Adventures in Literacy Land: allowing student choice

Showing posts with label allowing student choice. Show all posts
Showing posts with label allowing student choice. Show all posts

Adding Student Choice with Guest Blogger Lauralee

Welcome to Lauralee from Language Arts Classroom, who is joining us today to tell us all about student choice when reading. Read more to find out how to add student choice when teaching literature.

I’m a reader, a lover of almost all books. Even books that I don’t love, I can normally appreciate a portion of. When I began teaching, I wanted my passion and excitement to flow to my students. And, the novice teacher that I was, I figured it would simply because of my excitement.   Of course, that didn’t happen. Some students were game, but others were clearly bored. Others didn’t read, no matter what I did. I struggled to reach all students - and I wanted literature to influence my students the way it did me.   Eventually, I found tricks that worked, lessons that reached more students. What I’ve realized is that these ‘tricks’ all revolve around giving students choice. By providing choice in literature lessons, I am reaching more students, my initial goal.   Plus, choice provides students freedom, and they are not in competition with other students. Don’t be afraid to implement student choice! To start, provide choice in small areas and move on when comfortable.   Here are quick ways to implement student choice in literature lesson plans today.   Novels   I’ve never had the freedom to choose novels with students (a YAL reading class would be a dream!), but choices with novels still exist. With older students, ask them what works best.

  • Students can choose what review and discussion activities they like after certain sections. Present different options and students can choose their favorites. For instance, with partners students can have discussion starter prompts. Group work allows for larger analysis. Individual work can also allow choice - which graphic organizer, which writing topic?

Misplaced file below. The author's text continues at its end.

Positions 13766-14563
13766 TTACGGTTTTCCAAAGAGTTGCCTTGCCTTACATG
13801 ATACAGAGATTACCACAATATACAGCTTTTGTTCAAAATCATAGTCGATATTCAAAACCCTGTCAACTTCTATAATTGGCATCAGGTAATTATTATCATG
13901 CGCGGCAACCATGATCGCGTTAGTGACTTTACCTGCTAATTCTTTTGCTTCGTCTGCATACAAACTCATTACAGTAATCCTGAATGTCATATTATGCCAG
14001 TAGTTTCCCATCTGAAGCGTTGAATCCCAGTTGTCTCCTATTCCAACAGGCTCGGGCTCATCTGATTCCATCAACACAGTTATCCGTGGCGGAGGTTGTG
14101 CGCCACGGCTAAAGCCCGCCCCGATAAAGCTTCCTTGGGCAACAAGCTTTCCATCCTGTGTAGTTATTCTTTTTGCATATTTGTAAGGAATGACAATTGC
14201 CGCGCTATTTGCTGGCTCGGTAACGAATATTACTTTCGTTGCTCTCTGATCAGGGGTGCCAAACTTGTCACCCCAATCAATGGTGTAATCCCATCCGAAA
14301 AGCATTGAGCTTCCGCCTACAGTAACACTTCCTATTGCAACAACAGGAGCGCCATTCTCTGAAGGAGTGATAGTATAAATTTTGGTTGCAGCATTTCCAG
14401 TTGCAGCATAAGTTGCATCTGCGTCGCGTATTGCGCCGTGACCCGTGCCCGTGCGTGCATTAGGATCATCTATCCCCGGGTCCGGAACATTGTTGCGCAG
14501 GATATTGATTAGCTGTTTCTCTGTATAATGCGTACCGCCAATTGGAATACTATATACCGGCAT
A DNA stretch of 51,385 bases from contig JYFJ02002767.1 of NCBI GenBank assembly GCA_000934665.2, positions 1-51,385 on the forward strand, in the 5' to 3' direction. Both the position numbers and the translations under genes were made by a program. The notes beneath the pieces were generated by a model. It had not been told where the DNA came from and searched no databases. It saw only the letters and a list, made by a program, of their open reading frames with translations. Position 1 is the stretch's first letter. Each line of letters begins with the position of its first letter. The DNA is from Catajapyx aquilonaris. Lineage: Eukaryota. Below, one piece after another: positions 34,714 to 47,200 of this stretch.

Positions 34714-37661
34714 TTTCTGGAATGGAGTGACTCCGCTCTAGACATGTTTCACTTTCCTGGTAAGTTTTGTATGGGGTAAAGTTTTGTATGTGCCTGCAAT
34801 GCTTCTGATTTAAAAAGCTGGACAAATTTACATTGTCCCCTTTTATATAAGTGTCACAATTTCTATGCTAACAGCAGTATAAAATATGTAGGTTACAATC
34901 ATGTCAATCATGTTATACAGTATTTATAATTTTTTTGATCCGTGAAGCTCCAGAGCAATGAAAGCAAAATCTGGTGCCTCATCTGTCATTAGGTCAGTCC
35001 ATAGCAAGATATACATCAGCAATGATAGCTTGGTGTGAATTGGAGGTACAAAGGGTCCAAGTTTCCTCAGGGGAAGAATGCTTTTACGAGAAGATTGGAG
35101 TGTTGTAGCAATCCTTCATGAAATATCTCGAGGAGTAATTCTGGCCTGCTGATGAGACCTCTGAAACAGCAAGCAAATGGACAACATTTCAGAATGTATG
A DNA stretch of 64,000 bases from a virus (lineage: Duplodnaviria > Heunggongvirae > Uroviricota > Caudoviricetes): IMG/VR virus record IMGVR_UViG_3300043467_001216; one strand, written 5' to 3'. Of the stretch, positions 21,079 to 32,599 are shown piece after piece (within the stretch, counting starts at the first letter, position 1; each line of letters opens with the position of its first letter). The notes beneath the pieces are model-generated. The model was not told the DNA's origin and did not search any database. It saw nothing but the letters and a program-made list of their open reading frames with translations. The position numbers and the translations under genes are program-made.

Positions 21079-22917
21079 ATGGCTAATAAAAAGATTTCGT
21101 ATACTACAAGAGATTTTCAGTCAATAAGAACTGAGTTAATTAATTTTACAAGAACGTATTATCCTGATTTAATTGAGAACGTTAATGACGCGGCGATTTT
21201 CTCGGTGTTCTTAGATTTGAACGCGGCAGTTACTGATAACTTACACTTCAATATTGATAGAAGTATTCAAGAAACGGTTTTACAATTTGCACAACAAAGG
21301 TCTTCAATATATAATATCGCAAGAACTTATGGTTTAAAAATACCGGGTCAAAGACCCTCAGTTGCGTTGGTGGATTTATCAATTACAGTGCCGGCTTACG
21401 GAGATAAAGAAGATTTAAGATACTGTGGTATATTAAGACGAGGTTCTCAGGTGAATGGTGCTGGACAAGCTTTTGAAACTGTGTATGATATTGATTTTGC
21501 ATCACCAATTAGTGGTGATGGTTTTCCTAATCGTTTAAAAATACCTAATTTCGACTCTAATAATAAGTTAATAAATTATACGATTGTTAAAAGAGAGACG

• Students can choose the culminating activity at the end - presentation, paper, or artwork. I’ve had some students choose a test simply because they are good test takers.
  • Are students struggling? Ask what will help them. For difficult novels, they may want guided notes.
  Short Stories/ Nonfiction   Allow students to choose stories or nonfiction pieces with structure. Explain the theme of your unit and be honest about your resources. I’ve even told students what we need to cover - literary devices, analysis processes - and that is how I developed the list of choices.   Choices:
  • Students can choose what to read. Give students a list of short stories with a short summary of each. They can vote on the short stories or nonfiction pieces that interest them as a class. For instance, I teach a spooky unit during October and typically cover Poe. I want to cover Poe. Students need to read at least one Poe, but other suspenseful stories full of conflict are out there. I allow student input for which Poe story, and then they choose others. Sometimes, they want to read multiple Poe stories!
  • My students love choosing which nonfiction piece to choose. Since most of the choices are on the Internet, I give them web addresses and ask them to choose. Then I provide a list of questions (since I have already read all potential articles).
  Vocabulary   Giving students choice in what vocabulary they study has been the easiest implementation of choice in my experience.   Choices:
  • Students can choose what words to study. This can be as simple as their choosing a certain number of words. You can also provide students with a form.
  • Students can decide how to study the words: writing a story? sentences? stand-up comedy routine?
  • Students can choose how to analyze the language. What parts of speech are the words? Can they use the verbs as participles?
  With older students, using choice improved my classroom management as well as. Students engaged in the literature because they chose their method of studying. This makes sense; appreciating literature is a personal experience.   Providing choice for students may seem like extra teacher-work. I’ve found the opposite: students see success. I’m able to meet IEP goals without obviousness. Students experience failure, and as a class we make decisions together, and feel the repercussions of them - together.   When I think back to my simplistic approaches to teaching literature, I shudder. Choice has improved my teaching and brought the joy of literature to my students - my ultimate goal.

Lauralee from